Sunday, January 26, 2014

Trip within a trip . . . part 1

This, and a forthcoming entry, will basically cover the more touristy type sites we saw in Canada whilst venturing forth on our War of 1812 Tour Year Two. 

Upper Canada Village . . . this is a heritage park that represents a mid-19th century village.  Most of the buildings were moved here from the surrounding area which was flooded due to the St. Lawrence Seaway and is adjacent to the Battle of Crysler's Farm. The Upper Canada Village is one of Canada's largest living history attractions . . . it reminded me of a less pretentious Colonial Williamsburg.

A "traveling medicine show" . . . among the many historic structures there were also many very knowledgeable interpreters. The village enabled a good many of them to continue their lifelong passion and/or profession with the added benefit of educating the general populace. We learned quite a bit just by engaging in conversation with them while they were working.

In addition to touring old mills and the like, we were also able to ride on a canal boat--always a favorite of Dudeboy and Dr. J. The canal can sorta be seen just above the cattle.

Casa Loma in Toronto. A crazy-ass rich dweeb went broke building this mansion for his wife. It seems that he was really into status. Case in point, he was very desirous for a member of the royal family to visit. I found Casa Loma to be a completely disturbing obscene display of elitist vanity. The dang place had its own telephone exchange with 59 telephones. Often, the house switchboard operator handled more calls than did the whole city of Toronto! And the bronze doors that lead to the conservatory each cost $10,000. Keep in mind, the house was built between 1911 and 1914. The man deserved to go broke.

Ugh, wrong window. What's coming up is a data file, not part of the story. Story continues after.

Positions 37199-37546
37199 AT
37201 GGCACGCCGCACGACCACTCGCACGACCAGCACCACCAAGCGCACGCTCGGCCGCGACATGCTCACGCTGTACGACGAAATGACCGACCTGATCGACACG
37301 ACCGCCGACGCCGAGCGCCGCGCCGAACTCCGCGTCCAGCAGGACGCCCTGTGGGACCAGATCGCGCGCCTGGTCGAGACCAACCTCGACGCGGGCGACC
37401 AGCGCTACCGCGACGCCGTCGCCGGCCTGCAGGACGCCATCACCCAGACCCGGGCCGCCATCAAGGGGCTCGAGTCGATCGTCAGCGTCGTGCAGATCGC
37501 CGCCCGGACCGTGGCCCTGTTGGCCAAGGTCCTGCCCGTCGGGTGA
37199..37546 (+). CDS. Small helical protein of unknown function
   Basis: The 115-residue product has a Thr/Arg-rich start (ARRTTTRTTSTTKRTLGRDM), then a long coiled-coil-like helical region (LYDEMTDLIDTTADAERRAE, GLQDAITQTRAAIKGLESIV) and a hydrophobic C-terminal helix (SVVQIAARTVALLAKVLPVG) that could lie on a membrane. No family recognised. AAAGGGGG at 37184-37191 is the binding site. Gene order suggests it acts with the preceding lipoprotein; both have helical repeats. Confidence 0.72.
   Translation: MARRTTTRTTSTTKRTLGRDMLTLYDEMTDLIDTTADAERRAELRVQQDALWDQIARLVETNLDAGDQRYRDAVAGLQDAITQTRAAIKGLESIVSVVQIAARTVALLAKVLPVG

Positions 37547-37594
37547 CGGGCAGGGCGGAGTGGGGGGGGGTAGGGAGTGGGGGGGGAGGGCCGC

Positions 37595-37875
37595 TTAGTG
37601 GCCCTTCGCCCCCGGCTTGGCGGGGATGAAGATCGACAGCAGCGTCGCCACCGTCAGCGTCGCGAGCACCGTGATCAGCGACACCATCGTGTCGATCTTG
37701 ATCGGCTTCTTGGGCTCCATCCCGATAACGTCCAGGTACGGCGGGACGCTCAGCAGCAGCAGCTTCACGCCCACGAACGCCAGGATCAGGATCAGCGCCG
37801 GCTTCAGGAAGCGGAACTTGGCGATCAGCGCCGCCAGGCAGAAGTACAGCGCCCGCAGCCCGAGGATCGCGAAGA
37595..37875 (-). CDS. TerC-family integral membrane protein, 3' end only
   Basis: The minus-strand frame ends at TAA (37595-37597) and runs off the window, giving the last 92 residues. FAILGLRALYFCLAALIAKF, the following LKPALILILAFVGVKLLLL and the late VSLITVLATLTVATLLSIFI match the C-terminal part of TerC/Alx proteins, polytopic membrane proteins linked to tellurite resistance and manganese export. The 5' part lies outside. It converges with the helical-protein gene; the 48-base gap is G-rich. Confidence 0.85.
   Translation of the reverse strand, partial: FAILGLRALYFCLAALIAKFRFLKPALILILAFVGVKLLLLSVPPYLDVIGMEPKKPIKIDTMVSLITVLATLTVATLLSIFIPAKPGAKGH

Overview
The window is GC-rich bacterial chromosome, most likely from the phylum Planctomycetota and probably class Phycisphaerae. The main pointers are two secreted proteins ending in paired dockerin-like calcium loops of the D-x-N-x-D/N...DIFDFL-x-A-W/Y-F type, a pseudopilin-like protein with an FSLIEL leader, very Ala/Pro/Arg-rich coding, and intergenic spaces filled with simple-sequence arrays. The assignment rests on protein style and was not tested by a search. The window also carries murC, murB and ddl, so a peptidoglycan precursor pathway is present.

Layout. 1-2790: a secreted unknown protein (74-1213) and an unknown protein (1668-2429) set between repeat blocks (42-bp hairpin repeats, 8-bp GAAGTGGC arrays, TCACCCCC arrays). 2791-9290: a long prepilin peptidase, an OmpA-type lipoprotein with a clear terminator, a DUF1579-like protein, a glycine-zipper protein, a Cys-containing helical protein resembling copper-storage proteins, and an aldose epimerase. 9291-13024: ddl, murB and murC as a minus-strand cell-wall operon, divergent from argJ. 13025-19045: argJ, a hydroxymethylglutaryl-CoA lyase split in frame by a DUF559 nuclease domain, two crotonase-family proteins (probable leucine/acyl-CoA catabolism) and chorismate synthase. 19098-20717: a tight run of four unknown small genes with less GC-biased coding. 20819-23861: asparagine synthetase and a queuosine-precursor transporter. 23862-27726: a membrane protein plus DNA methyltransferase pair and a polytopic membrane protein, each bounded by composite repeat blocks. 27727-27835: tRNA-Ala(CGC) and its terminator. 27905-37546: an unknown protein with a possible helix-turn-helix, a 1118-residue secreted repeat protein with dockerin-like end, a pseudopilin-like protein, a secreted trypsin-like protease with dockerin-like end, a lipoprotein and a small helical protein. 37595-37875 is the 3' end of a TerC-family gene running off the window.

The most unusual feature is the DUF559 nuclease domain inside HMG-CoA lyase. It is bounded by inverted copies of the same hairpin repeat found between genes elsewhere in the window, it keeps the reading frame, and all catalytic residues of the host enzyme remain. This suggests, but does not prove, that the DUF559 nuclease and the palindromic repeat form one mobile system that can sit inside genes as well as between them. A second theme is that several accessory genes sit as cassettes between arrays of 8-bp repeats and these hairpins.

Of course one can not fault the actual structure for the misguided endeavors of the owner. Truly, Casa Loma is very beautiful. And it is massive . . . and I haven't even mentioned the separate hunting lodge and stables!  An 800 foot tunnel was constructed to reach them so the owners could avoid crossing a street . . . a street the city refused to sell him just because he found it a nuisance.

 View of downtown Toronto from Casa Loma . . .

The Royal Ontario Museum (or ROM) in Toronto. This is a must-visit museum if you ever find yourself bored in Toronto. It contains extensive collections pertaining to both cultural history and natural history--so extensive in fact, that we were unable to cover the whole museum.

However, we were able to peruse a wonderful temporary exhibit called Mesopotamia: Inventing Our World. Unfortunately, photography was not allowed in this exhibit composed of ancient treasures from Sumer, Assyria, and Babylon.

But like I said, the permanent collection is amazing in itself . . . specimens from the Burgess Shale, full-size totem poles, ancient artifacts from Rome and Egypt, a gallery pertaining to Canada's First Peoples, etc.

Ground sloth coprolite. The placard stated that . . . "Nothrotheriops, the sloth that produced this coprolite, was about the size of a bear, much smaller than the giant ground sloth, Eremotherium. This coprolite shows us that Nothrotheriops was a herbivore -- you can see the small pieces of plant material preserved in it."

1 comment:

Anonymous said...

Mane says you coulda left the poop out! Good night.